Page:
We are already in Lima, Peru—our last stop for the year. And I know I haven’t finished the Santiago, Chile story and feel compelled to do so before we move on to Lovely Lima tales.
We continued our busy days in Santiago. Our apartment was wonderfully located in the Bellavista neighborhood, well known for its large number of restaurants. John does like to be close to food.
We had two Tours for Tips adventures both describing Chile’s turbulent political history. Originally, Santiago was part of Spain’s colonialism and declared independence in 1818 under the leadership of Bernardo O’Higgins (really!). In 1833 a Constitution created a centralized government and installed Roman Catholicism as the official religion; this constitution survived until 1925. Newspaper headlines over the decades since then would include reports of economic boom, an attempt to distribute riches more evenly, an economic decline, an inability to mediate a conservative congress, a military coup, an election of socialist President Allende who three years later appointed Pinochet commander in chief and 3 weeks later Pinochet leads a brutal coup and overthrows Allende on September 11, 1973. Chile also had a September 11; thousands died or were “disappeared.” We visited a museum outlining the stories of those “disappeared.”
We had another police encounter while in Santiago. We were exiting a tourist bus when a man approached and grabbed John trying to pin his arms down and reached for his IPhone. I was grabbing the guy’s shirt from behind and I saw another man approach thinking he was coming to help. I misread the situation. They got the phone and ran off. Luckily, there was a tourist hotel nearby so we went into the concierge for suggestions on what to do next. On his advice we went to the police station to report the loss for insurance purposes. That was another experience with many steps and confusions. The good news is there was no blood, no bruising, no knife wounds and nobody ended up on the ground. Lucky US. But I think the whole experience colored my view of Santiago. I found it very boisterous—in its art, its streets; it was an eyeful. See link below for nightly entertainment near our apartment. DRUMS a la Paul Simon on the Obvious Child music CD.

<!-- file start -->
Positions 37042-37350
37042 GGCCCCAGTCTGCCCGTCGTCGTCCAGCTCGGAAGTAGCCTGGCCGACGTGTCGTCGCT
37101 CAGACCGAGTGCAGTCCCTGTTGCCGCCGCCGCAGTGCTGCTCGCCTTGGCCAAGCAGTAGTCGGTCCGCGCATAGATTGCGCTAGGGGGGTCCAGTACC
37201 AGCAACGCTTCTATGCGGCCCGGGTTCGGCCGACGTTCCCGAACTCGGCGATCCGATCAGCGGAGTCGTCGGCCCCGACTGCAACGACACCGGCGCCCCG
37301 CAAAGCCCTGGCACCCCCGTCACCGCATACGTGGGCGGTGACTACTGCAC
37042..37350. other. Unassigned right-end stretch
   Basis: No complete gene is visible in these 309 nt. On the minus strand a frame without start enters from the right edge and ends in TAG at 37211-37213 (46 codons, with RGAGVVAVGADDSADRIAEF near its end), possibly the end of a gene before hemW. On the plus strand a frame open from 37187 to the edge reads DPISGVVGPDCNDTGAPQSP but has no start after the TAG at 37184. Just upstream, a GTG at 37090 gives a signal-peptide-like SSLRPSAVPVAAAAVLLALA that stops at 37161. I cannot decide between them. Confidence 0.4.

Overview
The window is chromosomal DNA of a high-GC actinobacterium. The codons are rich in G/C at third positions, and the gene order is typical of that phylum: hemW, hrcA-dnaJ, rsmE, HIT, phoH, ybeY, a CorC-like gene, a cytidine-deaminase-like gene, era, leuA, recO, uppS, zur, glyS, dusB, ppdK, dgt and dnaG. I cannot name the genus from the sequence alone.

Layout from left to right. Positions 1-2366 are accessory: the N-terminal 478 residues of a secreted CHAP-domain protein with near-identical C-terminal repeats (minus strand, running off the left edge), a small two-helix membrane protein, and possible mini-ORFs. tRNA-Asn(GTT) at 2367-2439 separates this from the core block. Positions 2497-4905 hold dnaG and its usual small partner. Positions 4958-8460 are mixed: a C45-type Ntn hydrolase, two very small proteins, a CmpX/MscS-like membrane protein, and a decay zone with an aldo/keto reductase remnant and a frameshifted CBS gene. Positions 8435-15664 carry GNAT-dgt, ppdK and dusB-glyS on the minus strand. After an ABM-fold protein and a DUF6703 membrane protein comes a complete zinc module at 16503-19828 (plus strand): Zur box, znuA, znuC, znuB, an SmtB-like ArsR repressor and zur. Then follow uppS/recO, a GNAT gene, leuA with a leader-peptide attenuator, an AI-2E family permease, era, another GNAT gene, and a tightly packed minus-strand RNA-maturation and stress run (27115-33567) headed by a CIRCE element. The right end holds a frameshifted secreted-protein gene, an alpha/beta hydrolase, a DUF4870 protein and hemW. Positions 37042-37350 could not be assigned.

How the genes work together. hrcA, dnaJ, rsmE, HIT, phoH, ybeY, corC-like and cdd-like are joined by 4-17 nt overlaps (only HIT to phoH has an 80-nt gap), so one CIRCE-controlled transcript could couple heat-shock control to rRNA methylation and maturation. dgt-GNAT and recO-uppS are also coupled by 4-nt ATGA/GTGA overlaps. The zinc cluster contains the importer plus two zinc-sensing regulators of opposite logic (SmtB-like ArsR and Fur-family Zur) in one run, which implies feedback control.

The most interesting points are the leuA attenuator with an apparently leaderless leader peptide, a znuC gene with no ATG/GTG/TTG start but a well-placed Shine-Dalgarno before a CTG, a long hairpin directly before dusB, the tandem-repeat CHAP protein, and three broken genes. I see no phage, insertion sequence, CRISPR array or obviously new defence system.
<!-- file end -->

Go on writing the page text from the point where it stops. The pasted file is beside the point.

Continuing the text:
There is competition between the Chileans and the Peruvians OFF the soccer field—Chile for its wine and Peru for its food. We bicycled thru a Chilean vineyard and got smarter about wine. In Peru the competing drink is a Pisco sour. Next week I’m taking a cooking class which includes how to make the cocktail. Basic ingredients are pisco, sugar, lime juice and egg whites. And it’s really sip-able. Since both countries have similar histories—native people conquered by the Spaniards, we had expected there to be little difference between the two. But there is a lot. The Incan archeology and anthropology in Peru is ever present and fascinating. And more about that later with pictures from Machu Picchu.
Thanks for hanging in with our adventures. By the way I understand one of our candidates has suggested that we should all boycott Apple products. If you are planning on getting rid of your cell phones John and I could use one. Blessings!
Photo explanation: close but no cigar, chess playing on the town square, local grafitti x4, wine tasting, nightly entertainment near our apartment, overview of Santiago from above, proof of our whereabouts.